Growing up, I had no interested in Pit Bulls. My brother on the other hand, did. They were cool, energetic, and had an aura of rebellion. Me, I wanted a chocolate lab. And as my mother always reminded us, Pit Bulls are too dangerous. So a chocolate lab we got.

Later in life, ADinLOS hesitantly rescued a Red Pit Bull. Skin and bones and strapped to a fence wearing nothing but a spiked collar three sizes too large, she hesitantly followed us home. Her ears were cropped, and upon closer examination we realized that although her tail was not, it was severely damaged.

Emaciated Seyval

I hate this picture, but it speaks so loudly to her level of mistreatment

We wrapped up her tail and took her to the vet. To our dismay, the vet told us her tail most likely was eaten by rats and would have to be amputated. We will never know her true back story, but she was approximately 2 years old when we found her and had at least 1 litter.

After leaving the vet, we knew some difficult decisions were upon us. Foremost, can we care for her?  Between the amputation, shots, and spaying, this unfamiliar Pitt Bull with the most beautiful, kindest, saddest eyes in the world is going to cost a fortune. Despite her convoluted past, within two days of knowing her, we had a fairly good idea of what her personality was like.  After careful family discussions, we made the decision to rehabilitate Seyval. Thankfully, the vet also fell in love with her, and was able to work with us.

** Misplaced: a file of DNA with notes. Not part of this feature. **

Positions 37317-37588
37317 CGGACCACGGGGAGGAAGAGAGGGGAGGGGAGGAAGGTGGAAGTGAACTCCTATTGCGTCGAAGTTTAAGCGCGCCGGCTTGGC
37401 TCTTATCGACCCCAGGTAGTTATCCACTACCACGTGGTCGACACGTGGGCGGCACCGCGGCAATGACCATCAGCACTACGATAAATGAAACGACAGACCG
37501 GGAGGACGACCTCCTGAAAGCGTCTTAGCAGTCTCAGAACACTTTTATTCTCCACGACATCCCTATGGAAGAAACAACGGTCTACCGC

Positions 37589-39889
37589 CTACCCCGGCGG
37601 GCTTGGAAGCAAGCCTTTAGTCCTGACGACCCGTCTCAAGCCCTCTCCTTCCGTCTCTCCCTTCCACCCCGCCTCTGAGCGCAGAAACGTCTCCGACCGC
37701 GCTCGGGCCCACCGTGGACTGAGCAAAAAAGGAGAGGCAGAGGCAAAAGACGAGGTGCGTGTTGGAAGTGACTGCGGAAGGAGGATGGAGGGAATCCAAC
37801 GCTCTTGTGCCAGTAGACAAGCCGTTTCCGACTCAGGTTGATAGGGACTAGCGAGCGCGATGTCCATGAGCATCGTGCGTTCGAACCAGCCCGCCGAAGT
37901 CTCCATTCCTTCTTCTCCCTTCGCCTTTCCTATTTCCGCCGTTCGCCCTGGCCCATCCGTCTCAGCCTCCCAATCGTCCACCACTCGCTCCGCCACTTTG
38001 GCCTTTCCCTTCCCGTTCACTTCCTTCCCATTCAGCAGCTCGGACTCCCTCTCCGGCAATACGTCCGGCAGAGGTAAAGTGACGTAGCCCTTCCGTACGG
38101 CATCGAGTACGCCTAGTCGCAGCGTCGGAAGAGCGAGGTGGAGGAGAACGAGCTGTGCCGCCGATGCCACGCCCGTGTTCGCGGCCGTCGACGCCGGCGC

4 years later, Seyval’s eyes are no longer sad; she wears a true pitty smile, and is the best friend anyone could ask for. She’ll remind you of that too. Don’t get anywhere near her face, or she’ll lick it to death. So vicious.

Seyval & Sake